Chapter three investigates the effects of 1:2 B-site ordering in the BaMg1/3Ta2/3O3 (BMT) perovskite system. BMT is an ideal compound for the study B-site ordering because the degree of B-site ordering increases with increasing annealing time. Thus, BMT powders were synthesized and annealed incrementally from 0 to 40 hours at 1500°C. The resulting structures were increasingly ordered on the B-site, which also caused a trigonal distortion within the structure. An empirical model was developed which describes the degree of ordering in terms of the B-site shrinkage or the annealing time, which allows for the prediction of the ordering parameter (η) in BMT using only experimental input. This work has major implications in that this modelling technique may be expanded to include other B-site ordered complex perovskites, which could allow for the prediction of the degree of ordering and resultant volume shrinkage in B-site ordered perovskites in general using only published ionic radii data or experimentally-derived pseudocubic lattice constants.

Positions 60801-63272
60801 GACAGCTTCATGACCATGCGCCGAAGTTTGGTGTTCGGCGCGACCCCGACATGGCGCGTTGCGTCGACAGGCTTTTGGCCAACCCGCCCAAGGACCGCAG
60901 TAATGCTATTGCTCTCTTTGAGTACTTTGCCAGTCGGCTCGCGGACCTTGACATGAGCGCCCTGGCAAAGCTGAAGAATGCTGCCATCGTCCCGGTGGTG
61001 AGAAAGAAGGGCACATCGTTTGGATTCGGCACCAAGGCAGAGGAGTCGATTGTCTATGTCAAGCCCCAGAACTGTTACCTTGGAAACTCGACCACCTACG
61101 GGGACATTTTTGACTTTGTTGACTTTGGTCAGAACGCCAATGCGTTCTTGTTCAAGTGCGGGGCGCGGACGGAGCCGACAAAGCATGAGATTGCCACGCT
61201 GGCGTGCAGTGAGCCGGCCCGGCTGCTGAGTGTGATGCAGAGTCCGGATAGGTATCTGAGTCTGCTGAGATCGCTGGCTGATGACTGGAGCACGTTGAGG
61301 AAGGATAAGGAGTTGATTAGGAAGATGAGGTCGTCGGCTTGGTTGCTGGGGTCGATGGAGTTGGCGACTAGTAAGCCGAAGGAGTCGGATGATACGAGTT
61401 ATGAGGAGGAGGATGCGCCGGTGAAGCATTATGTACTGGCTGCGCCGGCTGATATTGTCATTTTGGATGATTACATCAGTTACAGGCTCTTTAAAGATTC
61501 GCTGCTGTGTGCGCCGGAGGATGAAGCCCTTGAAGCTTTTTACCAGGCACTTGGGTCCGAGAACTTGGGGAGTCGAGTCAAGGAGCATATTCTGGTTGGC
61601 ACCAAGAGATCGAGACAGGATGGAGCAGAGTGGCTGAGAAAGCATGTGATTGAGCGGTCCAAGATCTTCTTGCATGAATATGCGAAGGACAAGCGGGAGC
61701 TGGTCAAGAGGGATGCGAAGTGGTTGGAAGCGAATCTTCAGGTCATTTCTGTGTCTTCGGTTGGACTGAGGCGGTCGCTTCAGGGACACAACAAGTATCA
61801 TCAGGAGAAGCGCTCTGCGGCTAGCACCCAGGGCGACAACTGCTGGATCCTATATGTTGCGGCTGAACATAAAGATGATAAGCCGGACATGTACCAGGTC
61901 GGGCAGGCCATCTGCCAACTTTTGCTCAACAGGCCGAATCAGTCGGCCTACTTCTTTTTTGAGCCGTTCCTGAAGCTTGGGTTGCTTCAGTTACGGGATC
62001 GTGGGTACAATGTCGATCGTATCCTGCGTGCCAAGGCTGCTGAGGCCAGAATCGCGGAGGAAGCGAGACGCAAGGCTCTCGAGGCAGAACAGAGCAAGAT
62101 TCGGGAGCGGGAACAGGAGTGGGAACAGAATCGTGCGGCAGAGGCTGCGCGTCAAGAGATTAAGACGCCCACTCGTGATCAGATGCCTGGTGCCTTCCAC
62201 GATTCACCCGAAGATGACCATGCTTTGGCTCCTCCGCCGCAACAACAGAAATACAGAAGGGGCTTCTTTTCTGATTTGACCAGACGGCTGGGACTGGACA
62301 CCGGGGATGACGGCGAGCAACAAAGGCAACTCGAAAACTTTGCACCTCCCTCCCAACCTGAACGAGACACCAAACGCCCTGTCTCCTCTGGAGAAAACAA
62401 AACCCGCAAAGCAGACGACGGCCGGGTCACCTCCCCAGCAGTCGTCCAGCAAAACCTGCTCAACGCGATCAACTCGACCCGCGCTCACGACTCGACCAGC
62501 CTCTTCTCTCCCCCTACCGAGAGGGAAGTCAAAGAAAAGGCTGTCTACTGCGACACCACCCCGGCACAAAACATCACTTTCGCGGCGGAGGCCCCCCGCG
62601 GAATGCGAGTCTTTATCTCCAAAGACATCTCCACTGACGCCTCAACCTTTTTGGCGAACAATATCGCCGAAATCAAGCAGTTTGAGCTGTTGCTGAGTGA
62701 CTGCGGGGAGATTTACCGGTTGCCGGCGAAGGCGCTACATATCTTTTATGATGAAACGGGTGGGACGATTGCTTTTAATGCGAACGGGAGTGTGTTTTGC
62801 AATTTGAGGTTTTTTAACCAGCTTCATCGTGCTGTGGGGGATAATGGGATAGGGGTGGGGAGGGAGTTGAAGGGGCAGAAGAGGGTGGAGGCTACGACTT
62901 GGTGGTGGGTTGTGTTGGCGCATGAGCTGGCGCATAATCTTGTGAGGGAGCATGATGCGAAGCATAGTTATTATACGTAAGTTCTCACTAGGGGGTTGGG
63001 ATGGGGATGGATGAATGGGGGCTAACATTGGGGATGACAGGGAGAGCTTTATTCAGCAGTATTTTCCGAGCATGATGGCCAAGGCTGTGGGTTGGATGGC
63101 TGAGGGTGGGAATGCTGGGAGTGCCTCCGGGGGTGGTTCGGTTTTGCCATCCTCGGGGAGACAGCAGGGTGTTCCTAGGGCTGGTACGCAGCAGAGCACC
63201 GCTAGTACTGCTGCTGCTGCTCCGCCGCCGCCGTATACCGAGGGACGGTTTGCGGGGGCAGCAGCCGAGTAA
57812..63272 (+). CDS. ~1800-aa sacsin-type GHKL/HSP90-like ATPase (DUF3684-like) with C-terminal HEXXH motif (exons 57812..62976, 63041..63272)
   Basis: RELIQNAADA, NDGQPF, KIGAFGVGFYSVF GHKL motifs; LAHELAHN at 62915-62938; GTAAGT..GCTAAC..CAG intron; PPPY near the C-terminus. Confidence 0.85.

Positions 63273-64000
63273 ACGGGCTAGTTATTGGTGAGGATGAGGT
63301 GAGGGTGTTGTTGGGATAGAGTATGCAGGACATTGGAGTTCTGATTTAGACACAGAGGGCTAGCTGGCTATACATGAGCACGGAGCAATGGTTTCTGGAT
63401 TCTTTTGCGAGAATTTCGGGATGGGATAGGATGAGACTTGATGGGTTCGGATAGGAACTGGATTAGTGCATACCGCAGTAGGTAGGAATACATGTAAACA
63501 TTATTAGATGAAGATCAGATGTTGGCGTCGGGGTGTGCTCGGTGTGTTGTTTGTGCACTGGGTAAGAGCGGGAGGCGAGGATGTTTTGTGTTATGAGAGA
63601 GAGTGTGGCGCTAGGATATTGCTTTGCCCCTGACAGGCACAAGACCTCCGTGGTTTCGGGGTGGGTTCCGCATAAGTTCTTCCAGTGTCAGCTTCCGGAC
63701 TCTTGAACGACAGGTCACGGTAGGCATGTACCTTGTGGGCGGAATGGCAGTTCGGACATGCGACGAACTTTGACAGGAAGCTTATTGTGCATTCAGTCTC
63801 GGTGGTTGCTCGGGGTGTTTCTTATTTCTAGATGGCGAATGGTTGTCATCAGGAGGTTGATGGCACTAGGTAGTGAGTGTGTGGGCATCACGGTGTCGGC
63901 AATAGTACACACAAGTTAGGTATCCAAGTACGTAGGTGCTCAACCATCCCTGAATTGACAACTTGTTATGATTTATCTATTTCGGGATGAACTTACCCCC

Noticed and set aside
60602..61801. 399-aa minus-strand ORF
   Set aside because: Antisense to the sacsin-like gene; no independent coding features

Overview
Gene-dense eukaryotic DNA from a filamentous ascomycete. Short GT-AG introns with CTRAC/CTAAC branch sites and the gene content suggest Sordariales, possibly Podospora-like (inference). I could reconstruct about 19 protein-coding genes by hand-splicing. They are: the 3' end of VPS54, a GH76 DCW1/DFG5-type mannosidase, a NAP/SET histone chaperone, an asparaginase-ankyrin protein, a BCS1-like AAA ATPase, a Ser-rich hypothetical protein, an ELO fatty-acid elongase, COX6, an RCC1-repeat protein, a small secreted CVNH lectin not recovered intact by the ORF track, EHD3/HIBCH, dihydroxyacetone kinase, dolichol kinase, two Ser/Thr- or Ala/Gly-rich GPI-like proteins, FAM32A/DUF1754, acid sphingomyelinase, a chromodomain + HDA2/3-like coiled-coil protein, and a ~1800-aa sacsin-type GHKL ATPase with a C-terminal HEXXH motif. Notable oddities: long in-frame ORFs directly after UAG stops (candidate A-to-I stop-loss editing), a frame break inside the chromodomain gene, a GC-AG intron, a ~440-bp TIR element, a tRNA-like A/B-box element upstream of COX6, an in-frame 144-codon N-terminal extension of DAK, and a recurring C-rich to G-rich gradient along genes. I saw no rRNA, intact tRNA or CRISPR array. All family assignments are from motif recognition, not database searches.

Chapter four analyzes the effects of 1:1 rock salt B-site ordering in general. Four compositions were synthesized in the AZn0.5Ti0.5O3 system (A = Nd, Sm, Nd0.5La0.5, Nd0.5Gd0.5). Long-range 1:1 rock salt cation ordering on the B-site was shown to exist for all four compositions via X-ray diffraction. Additional data was mined from literature for another 38 rock salt B-site ordered perovskites. This data was sorted according to the Bsite species and empirical models were developed which describe the B-site shrinkage (ΔrB) for each of these systems. From these system specific models, a general model was developed for rock salt B-site ordering, which allows for the prediction of ΔrB in rock salt B-site ordered perovskites using only published ionic radii data.